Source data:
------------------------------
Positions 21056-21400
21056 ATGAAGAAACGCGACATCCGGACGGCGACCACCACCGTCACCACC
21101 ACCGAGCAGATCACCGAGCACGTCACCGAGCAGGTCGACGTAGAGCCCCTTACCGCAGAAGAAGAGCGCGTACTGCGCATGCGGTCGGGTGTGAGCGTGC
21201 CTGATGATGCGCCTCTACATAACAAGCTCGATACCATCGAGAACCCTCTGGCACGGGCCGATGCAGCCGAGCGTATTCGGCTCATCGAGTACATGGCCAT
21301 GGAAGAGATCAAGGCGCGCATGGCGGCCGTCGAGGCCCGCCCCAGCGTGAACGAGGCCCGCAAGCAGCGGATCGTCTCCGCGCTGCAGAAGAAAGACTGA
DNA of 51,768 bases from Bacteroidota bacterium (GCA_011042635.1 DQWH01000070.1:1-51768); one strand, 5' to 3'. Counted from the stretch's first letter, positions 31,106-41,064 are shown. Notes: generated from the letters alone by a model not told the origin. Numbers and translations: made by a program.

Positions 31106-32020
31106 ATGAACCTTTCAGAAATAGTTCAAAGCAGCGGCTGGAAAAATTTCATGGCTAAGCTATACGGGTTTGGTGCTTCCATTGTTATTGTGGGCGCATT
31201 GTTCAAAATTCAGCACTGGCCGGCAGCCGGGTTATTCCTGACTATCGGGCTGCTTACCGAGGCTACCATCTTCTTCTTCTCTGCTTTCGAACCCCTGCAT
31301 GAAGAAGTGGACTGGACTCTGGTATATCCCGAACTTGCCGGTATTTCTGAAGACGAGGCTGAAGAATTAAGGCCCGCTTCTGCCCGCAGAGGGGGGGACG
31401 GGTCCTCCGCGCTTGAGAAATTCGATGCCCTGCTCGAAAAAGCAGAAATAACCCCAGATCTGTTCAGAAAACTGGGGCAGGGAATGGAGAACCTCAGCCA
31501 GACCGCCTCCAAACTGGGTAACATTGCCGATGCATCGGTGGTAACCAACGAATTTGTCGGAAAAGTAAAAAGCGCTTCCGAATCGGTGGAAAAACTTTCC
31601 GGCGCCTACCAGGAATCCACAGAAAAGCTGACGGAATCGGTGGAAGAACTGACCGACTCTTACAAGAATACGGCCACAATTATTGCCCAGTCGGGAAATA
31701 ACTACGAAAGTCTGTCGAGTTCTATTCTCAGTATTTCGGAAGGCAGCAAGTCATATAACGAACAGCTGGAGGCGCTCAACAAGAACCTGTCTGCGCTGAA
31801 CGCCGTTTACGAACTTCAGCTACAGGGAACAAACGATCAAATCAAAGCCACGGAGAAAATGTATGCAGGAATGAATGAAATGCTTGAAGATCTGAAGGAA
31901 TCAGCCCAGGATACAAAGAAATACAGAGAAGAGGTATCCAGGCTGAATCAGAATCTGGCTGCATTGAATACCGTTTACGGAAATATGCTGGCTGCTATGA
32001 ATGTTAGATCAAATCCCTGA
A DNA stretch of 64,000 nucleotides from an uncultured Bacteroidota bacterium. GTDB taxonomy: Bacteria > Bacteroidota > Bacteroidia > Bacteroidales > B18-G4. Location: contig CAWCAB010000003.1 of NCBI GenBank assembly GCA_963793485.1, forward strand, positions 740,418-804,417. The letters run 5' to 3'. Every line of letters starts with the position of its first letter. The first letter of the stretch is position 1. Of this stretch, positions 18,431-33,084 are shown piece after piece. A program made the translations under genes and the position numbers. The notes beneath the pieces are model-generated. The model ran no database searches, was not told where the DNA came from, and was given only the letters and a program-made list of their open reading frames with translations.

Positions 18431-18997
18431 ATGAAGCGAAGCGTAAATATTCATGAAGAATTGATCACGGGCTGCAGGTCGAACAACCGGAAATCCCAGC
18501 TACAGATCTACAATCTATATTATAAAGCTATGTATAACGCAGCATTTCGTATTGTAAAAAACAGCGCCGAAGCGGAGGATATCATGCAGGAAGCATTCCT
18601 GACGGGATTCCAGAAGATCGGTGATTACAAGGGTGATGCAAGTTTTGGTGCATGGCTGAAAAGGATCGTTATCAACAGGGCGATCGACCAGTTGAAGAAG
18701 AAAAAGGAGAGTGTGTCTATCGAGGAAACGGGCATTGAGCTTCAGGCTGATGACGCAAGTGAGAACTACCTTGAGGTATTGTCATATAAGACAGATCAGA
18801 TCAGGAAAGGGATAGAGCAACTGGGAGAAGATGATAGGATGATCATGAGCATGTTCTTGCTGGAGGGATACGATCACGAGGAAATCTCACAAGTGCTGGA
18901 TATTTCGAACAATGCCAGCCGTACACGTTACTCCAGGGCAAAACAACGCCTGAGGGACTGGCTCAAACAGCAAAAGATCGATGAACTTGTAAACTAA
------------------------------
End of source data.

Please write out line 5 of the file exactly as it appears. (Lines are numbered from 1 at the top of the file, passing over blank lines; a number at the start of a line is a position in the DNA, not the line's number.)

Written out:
21301 GGAAGAGATCAAGGCGCGCATGGCGGCCGTCGAGGCCCGCCCCAGCGTGAACGAGGCCCGCAAGCAGCGGATCGTCTCCGCGCTGCAGAAGAAAGACTGA